Over the weekend, Wade Page, who appears to be a neo-Nazi who listened to music with hate-filled lyrics, entered a Sikh place of worship in Wisconsin and murdered seven people. He was then killed by police. Apparently, law enforcement had been aware of the killer's propensity to violence.
This was a horrible event. Given the killer's background, it's reasonable to infer that he killed these innocent people out of some sort of antisocial animus against a group that was "different." There have been suggestions that he thought he was killing Muslims; if true, this suggests that we're not dealing with the sharpest knife in the drawer.
Now the president weighs in with this bizarre comment: “I think all of us recognize that these kinds of terrible, tragic events are happening with too much regularity for us not to do some soul-searching and to examine additional ways that we can reduce violence."
What precisely does this mean? Major Hasan, Jared Loughner, James Holmes, and now Page have committed multiple murders in the last three years. Hassan was a radical Islamist who killed American soldiers out of a perverse political/religious ideology; heaven only knows what prompted Loughner and Holmes; and Page was a Nazi. None appear to be related to each other in any way.
Why do I (as part of the "we" referred to by the president) need to engage in "soul-searching" over these events? I did that a long time ago. I abhor Islamism. My father fought and was badly wounded by soldiers of the Nazi state. I have not even the slightest animus against Sikhs (what little I do know is that they are a peaceful, accomplished people and that Nikki Haley, Governor of South Carolina, has a Sikh heritage, a fact that speaks well of them). I am unalterably opposed to randomly shooting members of Congress and the people speaking to them and I have never had the slightest temptation to kill people at the showing of a Batman movie. I even favor concealed carry laws so that we can protect ourselves from these kinds of evil men.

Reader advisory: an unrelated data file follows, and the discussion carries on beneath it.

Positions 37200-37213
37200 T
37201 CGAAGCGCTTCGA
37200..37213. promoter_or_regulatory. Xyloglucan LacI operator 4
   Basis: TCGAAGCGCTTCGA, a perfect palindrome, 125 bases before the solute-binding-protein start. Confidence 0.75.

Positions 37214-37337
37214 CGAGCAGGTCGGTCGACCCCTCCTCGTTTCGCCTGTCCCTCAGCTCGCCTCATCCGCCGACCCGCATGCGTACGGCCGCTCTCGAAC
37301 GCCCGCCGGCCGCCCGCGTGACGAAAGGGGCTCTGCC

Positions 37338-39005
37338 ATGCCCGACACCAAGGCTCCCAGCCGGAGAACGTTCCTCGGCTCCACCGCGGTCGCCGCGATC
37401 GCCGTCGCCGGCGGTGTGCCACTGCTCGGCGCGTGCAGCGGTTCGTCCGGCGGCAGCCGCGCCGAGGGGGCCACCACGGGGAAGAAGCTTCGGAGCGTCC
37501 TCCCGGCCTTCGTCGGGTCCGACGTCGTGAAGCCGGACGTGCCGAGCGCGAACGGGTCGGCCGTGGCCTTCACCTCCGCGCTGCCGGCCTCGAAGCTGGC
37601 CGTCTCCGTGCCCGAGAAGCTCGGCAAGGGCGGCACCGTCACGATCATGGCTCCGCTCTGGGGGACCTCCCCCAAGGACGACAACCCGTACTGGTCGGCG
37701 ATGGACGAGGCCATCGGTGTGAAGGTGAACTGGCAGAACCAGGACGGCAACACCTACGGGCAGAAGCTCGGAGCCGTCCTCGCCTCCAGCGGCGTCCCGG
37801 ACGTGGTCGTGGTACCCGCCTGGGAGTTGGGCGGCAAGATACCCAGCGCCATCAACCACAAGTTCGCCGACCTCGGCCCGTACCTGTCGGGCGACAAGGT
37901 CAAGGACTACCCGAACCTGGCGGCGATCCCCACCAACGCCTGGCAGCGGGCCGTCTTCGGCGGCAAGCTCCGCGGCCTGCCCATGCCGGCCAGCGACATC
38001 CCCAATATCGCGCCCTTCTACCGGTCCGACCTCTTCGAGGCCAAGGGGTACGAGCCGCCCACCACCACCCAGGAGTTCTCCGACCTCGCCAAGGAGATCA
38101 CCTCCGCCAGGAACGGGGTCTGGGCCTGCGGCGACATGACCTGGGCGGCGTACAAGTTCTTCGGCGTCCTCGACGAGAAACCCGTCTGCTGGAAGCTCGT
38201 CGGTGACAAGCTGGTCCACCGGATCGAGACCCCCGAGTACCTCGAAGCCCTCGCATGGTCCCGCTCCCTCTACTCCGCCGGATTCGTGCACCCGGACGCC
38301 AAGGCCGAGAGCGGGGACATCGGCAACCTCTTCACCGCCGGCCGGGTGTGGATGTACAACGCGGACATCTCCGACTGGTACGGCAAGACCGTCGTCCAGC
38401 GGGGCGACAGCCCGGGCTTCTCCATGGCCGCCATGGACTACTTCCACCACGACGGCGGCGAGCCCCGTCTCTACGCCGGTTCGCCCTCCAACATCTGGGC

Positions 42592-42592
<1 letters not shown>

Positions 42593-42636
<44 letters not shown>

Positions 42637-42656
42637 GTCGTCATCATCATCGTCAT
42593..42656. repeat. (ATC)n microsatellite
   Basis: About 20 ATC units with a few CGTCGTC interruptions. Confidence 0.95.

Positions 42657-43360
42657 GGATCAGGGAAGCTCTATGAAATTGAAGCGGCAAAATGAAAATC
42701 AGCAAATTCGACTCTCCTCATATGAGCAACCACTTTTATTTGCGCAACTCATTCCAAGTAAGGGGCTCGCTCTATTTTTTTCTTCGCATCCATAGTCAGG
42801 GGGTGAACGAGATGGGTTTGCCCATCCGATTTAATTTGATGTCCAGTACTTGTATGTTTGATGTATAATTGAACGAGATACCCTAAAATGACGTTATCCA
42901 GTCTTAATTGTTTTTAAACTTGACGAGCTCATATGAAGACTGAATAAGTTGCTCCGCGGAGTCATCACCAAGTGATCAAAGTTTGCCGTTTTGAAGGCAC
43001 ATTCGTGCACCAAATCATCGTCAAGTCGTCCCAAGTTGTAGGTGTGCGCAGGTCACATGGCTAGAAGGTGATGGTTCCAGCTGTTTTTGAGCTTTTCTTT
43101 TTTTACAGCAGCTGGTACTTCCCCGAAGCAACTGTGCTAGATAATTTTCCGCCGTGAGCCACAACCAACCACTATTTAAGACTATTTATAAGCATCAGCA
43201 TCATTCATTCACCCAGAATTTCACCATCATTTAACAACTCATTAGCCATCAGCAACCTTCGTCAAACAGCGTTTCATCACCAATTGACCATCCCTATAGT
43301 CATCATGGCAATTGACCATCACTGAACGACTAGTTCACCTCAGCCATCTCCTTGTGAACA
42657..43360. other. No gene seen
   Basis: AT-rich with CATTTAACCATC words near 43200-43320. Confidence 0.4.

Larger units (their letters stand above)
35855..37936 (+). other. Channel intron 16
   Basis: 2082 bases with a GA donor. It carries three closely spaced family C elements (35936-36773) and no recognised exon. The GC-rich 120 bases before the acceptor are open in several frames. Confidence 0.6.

I'm sorry, Mr. President, I didn't commit any of these acts; all of them are morally repugnant; the perpetrators should be tried and punished. I believe that nearly 100 percent of Americans agree with me on this. So please explain why any of us need to search our souls? There are a goodly number of things I should be searching my soul about, but this isn't one of them.
Once we're through our soul-searching exercise, what will we learn? I suggest that it won't be a single thing, because everyone who would go through the exercise of searching their souls on this kind of violence are the kinds of people who would never murder another person. If anyone must search their souls, it would be Major Hasan, Loughner, Holmes, and Page (given his demise, someone may be helping him right now with his soul-searching session).
Mr. President, why is it you insist on collectivizing the guilt? Of the incidents described, the nation is not guilty: there are four people who are guilty. I suggest that they search their souls as the await their fates on death row.
Mr. Obama: why did you not make the same comments after the Fort Hood shootings, and why isn't your government willing to acknowledge a fact that is obvious to a three-year-old: Hasan killed people because he's an Islamist and the victims were American infidels? Did you ask Muslims around the world to "search their souls" about how we can prevent further violence? If you did, I don't remember it.
Finally, why is it that Major Hassan has not been tried? We're well past 2 1/2 years since he killed 13 Americans soldiers.
None of these events requires the citizens of the nation to search their souls. They require speedy justice and punishment commensurate with the crimes.
Is there some reason you are incapable of uttering anything other than meaningless platitudes? Real leaders provide clarity.